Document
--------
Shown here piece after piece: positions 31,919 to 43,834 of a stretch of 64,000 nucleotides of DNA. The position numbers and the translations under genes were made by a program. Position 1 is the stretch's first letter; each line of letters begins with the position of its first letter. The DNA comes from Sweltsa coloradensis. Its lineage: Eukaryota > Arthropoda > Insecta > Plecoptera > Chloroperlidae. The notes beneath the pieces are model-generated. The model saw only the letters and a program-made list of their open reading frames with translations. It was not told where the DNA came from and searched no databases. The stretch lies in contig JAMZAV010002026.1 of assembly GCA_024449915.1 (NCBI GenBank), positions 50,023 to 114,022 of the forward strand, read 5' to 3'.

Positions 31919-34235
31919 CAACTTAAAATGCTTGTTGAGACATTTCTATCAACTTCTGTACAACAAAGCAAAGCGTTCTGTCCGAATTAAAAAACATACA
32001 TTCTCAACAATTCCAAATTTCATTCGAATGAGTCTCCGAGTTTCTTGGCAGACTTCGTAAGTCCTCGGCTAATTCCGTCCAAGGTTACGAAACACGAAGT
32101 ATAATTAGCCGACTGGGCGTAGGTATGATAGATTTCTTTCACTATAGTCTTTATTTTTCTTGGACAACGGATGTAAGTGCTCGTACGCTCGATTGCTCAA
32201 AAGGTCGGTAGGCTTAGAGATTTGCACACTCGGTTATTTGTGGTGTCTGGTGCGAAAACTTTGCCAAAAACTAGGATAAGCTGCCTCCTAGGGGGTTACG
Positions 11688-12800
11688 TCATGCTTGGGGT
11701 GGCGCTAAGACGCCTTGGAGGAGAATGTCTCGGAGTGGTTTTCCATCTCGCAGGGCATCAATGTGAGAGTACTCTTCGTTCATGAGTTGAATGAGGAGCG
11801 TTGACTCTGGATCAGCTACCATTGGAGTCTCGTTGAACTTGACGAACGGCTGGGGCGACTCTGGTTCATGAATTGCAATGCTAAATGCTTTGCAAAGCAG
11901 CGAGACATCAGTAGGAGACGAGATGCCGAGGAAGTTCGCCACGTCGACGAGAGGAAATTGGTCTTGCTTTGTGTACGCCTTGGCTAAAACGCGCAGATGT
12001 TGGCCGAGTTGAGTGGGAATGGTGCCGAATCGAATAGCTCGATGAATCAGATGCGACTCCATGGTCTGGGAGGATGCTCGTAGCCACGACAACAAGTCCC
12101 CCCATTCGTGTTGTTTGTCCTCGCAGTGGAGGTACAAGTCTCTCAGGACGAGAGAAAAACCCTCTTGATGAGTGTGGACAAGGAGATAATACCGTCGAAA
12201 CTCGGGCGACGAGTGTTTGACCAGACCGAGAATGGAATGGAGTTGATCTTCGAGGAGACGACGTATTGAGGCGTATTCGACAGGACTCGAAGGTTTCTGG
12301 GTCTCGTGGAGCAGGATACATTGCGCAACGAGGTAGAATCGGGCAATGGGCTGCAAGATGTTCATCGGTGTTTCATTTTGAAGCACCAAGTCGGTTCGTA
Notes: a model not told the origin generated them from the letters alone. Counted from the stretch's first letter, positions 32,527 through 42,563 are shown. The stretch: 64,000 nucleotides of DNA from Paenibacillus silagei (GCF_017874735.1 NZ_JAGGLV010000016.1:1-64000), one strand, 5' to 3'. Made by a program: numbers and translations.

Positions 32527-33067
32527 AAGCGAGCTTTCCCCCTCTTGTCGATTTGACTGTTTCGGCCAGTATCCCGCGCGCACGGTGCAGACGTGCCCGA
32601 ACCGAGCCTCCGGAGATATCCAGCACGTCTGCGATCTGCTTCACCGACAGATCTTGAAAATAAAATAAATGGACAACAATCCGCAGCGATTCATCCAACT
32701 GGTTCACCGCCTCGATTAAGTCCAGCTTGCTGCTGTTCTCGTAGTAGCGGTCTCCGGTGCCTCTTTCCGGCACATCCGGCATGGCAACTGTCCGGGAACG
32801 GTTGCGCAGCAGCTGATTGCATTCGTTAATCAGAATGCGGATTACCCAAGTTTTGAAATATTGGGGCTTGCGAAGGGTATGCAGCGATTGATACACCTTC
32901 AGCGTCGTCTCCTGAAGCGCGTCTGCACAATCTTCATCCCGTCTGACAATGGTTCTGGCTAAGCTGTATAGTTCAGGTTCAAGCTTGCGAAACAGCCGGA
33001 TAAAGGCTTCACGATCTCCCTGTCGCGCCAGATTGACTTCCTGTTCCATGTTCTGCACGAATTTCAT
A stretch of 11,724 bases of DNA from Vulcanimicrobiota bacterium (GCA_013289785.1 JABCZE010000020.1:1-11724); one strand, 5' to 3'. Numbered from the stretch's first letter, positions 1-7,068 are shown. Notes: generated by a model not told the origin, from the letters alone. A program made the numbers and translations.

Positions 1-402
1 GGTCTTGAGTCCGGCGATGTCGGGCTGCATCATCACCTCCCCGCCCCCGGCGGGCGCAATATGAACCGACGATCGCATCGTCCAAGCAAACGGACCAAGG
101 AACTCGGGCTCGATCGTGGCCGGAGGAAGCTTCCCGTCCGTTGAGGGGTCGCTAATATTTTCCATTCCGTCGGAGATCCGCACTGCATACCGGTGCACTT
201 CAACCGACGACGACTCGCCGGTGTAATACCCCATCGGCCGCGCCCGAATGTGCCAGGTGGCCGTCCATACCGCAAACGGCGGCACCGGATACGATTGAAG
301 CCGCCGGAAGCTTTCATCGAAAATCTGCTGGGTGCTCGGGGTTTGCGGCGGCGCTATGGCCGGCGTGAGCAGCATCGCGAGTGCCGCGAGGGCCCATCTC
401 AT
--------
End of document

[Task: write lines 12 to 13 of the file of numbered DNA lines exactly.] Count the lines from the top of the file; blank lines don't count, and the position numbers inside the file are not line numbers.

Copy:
12001 TGGCCGAGTTGAGTGGGAATGGTGCCGAATCGAATAGCTCGATGAATCAGATGCGACTCCATGGTCTGGGAGGATGCTCGTAGCCACGACAACAAGTCCC
12101 CCCATTCGTGTTGTTTGTCCTCGCAGTGGAGGTACAAGTCTCTCAGGACGAGAGAAAAACCCTCTTGATGAGTGTGGACAAGGAGATAATACCGTCGAAA